- Employee onboarding: Streamline onboarding processes such as asset provisioning and scheduling training so that new employees reach productivity faster.


What are the different types of business process management?  

- Human-centric BPM: Human-centric process management focuses on the human activities required to execute a process and automates supporting functions. This ensures that tasks are carried out by the right person at the right time. 

Example: Employee onboarding 

- Document-centric BPM: Document-centric process management manages the approval workflow of documents, avoiding email chains and allowing better version control. 

Example: Contract management 

- Integration-centric BPM: Integration-centric process management connects the different software systems within an organization to enable data to flow between them, reducing the need for manual data transfer from one system to another. 

Example: Connecting SAP to other systems


What features should you look for when choosing BPM software?  

- Visual process modeling: An intuitive drag-and-drop interface allows users to easily visualize processes and quickly identify better ways of working across the organization. 

- Customizable UI: The ability to customize the user interface dependent on end-user needs facilitates more efficient processes and better adoption of the application across departments. 

- Integration capabilities: Connecting BPMS to core business systems avoids the need to manually input data from one system to another, reducing time wasted on data transfer. 

- Mobile functionality: Enabling users to access business information from anywhere is key to preventing process delays and sustaining productivity. 

- Reporting and analytics: The ability to view metrics and generate reports enables businesses to monitor process performance and use the data to inform business decisions. 

- Security: Increasing regulations in data security and privacy require a system with stringent security features. 

- Scalability: As usage increases a BPMS needs to be able to handle the large volumes of data and documents needed to support multiple processes across the enterprise.


BPM best practices: 

- Create fusion teams to bring diverse knowledge, skills, and perspectives to the project allowing for a more comprehensive analysis of the issues and a wider range of potential solutions. 

- Use a tried and tested BPM methodology to guide the project and ensure consistency, manage risks and align with organizational goals.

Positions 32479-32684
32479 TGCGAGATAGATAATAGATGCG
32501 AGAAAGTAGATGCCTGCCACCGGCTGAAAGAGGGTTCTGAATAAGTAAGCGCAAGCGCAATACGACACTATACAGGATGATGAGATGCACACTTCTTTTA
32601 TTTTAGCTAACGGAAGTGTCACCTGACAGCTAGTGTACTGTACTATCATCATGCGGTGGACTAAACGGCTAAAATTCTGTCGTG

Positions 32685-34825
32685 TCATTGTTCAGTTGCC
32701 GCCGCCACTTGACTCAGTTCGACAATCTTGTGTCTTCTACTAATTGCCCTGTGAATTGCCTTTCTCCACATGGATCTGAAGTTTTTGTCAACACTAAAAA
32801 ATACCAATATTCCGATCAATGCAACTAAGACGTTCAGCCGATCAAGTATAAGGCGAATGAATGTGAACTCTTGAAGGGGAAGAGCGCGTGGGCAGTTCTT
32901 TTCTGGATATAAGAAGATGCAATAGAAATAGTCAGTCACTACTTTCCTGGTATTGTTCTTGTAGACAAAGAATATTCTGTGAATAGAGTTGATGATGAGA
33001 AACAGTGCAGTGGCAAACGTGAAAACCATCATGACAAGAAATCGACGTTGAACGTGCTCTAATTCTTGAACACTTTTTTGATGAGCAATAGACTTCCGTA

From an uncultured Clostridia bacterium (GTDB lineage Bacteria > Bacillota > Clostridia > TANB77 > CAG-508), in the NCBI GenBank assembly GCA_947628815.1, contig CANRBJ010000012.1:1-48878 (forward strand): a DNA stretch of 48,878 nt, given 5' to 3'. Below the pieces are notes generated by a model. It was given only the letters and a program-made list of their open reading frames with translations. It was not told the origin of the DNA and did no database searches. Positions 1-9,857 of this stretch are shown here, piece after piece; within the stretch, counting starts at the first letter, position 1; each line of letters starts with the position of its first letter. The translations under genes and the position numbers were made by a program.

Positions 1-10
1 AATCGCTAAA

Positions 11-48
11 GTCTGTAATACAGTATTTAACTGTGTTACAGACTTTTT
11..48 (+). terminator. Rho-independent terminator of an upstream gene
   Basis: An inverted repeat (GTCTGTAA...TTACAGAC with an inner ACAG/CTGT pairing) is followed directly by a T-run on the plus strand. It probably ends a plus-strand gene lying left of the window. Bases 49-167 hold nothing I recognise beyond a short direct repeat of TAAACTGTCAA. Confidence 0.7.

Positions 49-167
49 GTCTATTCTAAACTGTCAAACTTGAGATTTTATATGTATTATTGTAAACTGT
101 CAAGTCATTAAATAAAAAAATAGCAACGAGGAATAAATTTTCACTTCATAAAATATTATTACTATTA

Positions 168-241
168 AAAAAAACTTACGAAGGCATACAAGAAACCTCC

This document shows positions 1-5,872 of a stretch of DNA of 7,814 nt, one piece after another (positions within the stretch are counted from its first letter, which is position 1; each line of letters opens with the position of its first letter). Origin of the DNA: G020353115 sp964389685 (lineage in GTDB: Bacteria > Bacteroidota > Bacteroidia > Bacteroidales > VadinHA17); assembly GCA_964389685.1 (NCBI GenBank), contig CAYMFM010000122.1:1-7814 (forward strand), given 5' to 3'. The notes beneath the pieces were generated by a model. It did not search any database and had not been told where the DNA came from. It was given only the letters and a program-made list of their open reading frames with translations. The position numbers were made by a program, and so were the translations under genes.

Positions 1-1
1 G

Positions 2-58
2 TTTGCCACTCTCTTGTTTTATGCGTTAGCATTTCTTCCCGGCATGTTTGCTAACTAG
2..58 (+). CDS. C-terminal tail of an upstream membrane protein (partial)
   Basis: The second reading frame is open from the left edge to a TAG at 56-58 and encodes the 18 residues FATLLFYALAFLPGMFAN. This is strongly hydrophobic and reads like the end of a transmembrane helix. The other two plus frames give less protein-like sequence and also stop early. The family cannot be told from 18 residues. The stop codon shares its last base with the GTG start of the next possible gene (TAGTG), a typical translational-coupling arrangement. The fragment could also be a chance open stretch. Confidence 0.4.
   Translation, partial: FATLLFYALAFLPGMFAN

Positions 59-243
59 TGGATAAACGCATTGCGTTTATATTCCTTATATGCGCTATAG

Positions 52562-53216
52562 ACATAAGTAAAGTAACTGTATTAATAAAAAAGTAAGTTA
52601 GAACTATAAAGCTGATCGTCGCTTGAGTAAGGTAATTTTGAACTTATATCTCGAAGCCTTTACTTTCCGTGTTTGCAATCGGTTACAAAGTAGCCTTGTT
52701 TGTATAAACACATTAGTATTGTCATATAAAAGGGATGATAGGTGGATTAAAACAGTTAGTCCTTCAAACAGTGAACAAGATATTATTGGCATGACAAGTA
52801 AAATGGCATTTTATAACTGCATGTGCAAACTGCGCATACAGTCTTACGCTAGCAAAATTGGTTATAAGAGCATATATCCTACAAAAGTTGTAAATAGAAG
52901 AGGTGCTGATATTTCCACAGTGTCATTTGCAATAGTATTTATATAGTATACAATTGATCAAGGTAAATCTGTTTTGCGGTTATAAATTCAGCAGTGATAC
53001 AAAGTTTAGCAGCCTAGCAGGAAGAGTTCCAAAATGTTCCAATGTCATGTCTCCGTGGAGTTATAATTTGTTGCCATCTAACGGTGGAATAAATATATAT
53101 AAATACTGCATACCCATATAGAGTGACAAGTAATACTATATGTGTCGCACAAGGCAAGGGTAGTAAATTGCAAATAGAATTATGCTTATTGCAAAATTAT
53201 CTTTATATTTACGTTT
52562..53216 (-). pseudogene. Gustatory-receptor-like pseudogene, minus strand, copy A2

- Define KPIs to drive accountability and track the success of the project and it’s impact on organizational performance. 

- Establish feedback loops to gather insights from users and make changes based on their observations. 

- Implement effective change management practices to help employees adapt to new processes and technologies. 

- Continuously monitor improvements using real-time data and insights to make adjustments and optimize further.


Business process management challenges 

Resistance to change 

Employees can often show some opposition to the adoption of BPM software as it is an unfamiliar way of working and can bring up questions about job security. Organizations need to communicate the benefits new technology can bring to processes as well as provide training on new tools to provide reassurance and foster buy-in.

Lack of visibility into existing processes 

Complex processes that span multiple departments, stakeholders, and systems often operate in silos and lack proper documentation. This lack of collaboration and transparency makes it difficult to understand the current state of a process and identify opportunities for optimization. The relevant teams need to work together to map out the process to combat this.

Integration issues 

Connecting BPM software to the multitude of systems already managing processes across the organization can be a timely and costly operation resulting in a loss of productivity rather than a boost to it, especially if custom integrations are needed. Selecting BPM software that offers robust integration capabilities can mitigate the risk of any issues and make the process simpler. 

Undefined goals 

A lack of measurable goals makes it impossible to gauge the success of a BPM project and track whether you are delivering value that aligns with wider organizational goals. Therefore, it’s important to define what it is you want to achieve from the outset.

Choosing the best software 

With so many options on the market finding the best BPM solution for your organization’s requirements is no easy task. Key things to consider are: usability (consider the current skills available within your team and whether the software would be a match), integration capabilities, reporting capabilities, hosting (on-premise or in the Cloud), cost and support options. 


Future of business process management 

Low-code BPM 

Gartner predicts that low-code will account for 75% of new application development by 2026, making it the norm for the majority of application development in the enterprise. BPM projects will continue to be supported by low-code platforms that offer greater agility and faster time-to-value than more traditional development tools.   


Utilizing AI in business process management enables organizations to process vast amounts of unstructured data quickly and gain insights into available actions to aid decision-making and speed up processes.  

Cloud BPM 

By 2025, Gartner estimates that over 95% of new digital workloads will be deployed on cloud-native platforms. Many organizations are moving BPM to the cloud to take advantage of greater accessibility, security, and scalability as well as fewer maintenance updates and lower costs.  


Discover how Bizagi's low-code platform can help you manage your business processes more effectively.